Improving Information for Social Policy Decisions—The Uses of Microsimulation Modeling: Volume II, Technical Papers Static models can be deterministic or stochastic. Stochastic or probabilistic models have operating characteristics that determine specific outcomes on the basis of probability distributions and use pseudorandom number generators to select those outcomes. Dynamic models require some stochastic processes in order to provide a meaningful representation of some of the processes being modeled. Deterministic models contain operating characteristics that have fixed rules, such as are embodied in an income tax algorithm, with no variability due to chance selection. In practice, most models contain a mix of deterministic and stochastic operating characteristics.7 Static models do not require solutions for simulated future time periods, although they are almost always used in this way. Dynamic models have little meaning unless their solution provides a number of results over the course of simulated time. There is general acceptance that dynamic models provide a more realistic representation of micropopulation unit behavior. However, static models are regarded as more effective at times for specific short-run projection purposes because of their greater simplicity and the often lower costs associated with building such models and obtaining computer-generated model solutions. Historical Background The path-breaking work that created the field of socioeconomic microsimulation—Microanalysis of Socioeconomic Systems: A Simulation Study (1961)—was performed by Guy Orcutt and his colleagues in the late 1950s. The underlying behavioral model was dynamic and stochastic, and the simulation system was implemented in assembly language on an IBM 704 computer system. Initial public policy analysis based on this methodology was first applied to the federal individual income tax system in the United States (Pechman, 1965) and Canada (Bossons, 1967). Initial versions of these models were strictly static accounting models that embodied neither behavioral assumptions nor forward projections in time. Both models were implemented in FORTRAN using IBM 7090/94 and System 360 computers, respectively, and both have been widely used. Additional Canadian models were subsequently built, using similar methodology, for tax reform analysis for the province of Ontario and to study tax and transfer program integration for the province of Quebec. Another initial use of microanalytic simulation methodology was to project the economic status of retired older persons (Schulz, 1968). The underlying 7   For example, while an algorithm ascertaining eligibility for a specific public assistance transfer program may be completely deterministic, a user may choose to assume that only a percentage of those eligible (less than 100%) actually choose to participate in the program. Such an operating characteristic has a stochastic condition for participation, with a deterministic rule applied for those who do participate.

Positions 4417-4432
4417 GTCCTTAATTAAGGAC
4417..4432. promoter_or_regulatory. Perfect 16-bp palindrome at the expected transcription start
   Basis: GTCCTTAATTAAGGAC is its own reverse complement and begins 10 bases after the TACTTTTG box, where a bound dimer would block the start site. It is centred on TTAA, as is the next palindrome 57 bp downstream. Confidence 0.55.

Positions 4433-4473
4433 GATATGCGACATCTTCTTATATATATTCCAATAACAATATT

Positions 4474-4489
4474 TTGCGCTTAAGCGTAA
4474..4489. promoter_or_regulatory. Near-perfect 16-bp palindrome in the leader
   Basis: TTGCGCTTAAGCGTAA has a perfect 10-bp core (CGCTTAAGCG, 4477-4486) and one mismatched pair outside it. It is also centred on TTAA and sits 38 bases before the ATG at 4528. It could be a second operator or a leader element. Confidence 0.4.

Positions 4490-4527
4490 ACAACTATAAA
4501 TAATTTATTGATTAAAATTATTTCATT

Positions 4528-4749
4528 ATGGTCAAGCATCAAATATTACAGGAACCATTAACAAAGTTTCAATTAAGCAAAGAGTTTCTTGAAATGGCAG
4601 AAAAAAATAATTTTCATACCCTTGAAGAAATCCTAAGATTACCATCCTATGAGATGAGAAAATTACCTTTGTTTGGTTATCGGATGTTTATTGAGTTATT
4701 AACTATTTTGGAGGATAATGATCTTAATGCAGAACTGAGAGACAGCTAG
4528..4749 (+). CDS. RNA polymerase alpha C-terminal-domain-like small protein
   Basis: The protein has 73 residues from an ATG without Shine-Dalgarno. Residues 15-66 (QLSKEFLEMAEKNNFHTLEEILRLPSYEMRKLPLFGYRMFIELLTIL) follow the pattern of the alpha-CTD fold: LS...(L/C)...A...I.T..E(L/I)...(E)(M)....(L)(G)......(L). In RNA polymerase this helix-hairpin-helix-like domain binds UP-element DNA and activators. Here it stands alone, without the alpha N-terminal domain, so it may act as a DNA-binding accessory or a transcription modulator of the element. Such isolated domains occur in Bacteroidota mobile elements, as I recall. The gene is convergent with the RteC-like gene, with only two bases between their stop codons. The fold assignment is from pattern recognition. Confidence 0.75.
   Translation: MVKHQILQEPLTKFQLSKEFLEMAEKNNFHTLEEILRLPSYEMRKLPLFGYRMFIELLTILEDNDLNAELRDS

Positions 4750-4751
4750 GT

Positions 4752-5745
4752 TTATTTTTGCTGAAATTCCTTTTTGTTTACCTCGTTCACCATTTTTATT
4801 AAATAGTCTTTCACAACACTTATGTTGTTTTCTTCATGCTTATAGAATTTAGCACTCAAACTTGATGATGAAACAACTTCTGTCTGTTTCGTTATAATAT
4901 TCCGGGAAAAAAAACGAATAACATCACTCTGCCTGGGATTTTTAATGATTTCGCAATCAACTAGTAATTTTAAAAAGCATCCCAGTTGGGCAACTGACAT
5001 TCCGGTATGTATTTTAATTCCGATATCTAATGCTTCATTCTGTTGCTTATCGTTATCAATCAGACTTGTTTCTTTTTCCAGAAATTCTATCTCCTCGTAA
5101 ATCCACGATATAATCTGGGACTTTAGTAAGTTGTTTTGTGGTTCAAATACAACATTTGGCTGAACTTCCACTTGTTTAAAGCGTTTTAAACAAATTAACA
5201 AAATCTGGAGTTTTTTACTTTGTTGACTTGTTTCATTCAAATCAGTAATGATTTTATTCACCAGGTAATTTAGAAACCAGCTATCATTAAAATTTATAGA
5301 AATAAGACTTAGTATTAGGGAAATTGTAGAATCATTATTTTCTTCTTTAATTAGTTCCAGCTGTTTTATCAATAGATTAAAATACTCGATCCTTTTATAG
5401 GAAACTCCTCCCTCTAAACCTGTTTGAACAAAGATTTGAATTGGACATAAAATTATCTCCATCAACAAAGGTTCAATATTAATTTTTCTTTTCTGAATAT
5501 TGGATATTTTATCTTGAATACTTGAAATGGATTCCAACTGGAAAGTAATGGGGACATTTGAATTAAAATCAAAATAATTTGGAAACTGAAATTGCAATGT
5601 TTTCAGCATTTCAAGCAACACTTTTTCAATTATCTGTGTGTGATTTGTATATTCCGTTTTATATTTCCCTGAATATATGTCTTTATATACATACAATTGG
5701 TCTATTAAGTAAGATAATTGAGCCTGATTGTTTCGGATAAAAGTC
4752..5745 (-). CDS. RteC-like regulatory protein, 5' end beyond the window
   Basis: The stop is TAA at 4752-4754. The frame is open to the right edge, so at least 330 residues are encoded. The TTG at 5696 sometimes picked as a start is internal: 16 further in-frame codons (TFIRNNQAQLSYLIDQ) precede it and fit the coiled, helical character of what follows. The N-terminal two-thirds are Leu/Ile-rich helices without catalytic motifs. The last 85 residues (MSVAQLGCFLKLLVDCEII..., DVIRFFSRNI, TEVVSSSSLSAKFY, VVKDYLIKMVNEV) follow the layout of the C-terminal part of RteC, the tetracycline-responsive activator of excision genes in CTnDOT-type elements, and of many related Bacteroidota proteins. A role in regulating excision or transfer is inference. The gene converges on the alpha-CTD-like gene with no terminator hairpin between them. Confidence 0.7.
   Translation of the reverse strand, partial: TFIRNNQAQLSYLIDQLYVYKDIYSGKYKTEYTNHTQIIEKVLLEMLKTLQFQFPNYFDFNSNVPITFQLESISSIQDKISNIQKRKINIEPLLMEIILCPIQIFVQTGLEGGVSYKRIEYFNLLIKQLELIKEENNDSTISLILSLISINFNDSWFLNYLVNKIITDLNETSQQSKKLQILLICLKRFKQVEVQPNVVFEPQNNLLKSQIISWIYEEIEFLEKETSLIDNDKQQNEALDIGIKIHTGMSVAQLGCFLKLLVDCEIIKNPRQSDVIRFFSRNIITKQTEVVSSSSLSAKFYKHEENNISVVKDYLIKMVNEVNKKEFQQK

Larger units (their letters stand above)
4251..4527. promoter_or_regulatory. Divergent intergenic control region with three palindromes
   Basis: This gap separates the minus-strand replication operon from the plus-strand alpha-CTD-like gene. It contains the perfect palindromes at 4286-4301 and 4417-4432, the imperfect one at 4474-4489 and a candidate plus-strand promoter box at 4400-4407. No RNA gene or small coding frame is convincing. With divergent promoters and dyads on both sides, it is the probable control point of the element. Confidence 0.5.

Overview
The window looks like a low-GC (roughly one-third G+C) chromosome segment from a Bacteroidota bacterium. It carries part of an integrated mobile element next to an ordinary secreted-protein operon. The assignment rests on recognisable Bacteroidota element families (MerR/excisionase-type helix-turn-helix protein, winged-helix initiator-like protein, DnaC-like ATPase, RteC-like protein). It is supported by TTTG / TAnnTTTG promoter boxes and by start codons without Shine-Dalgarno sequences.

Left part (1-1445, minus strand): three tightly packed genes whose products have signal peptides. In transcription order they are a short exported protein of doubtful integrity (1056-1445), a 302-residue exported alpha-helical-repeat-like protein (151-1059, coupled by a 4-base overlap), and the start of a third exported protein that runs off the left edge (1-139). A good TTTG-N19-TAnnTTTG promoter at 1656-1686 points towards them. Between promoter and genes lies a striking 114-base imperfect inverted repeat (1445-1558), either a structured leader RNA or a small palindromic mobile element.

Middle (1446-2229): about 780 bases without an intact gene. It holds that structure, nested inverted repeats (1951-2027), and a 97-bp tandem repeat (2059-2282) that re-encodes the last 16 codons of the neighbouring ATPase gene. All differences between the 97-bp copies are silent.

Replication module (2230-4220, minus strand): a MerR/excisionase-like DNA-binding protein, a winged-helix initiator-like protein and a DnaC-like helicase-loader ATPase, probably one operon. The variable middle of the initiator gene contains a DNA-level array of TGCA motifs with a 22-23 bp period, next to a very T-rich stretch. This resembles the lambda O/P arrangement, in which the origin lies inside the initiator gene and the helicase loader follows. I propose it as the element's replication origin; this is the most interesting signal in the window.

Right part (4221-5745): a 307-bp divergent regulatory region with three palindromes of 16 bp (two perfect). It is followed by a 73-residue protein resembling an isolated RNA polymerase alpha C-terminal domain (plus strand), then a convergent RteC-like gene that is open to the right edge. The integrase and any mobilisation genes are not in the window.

OCR for page 139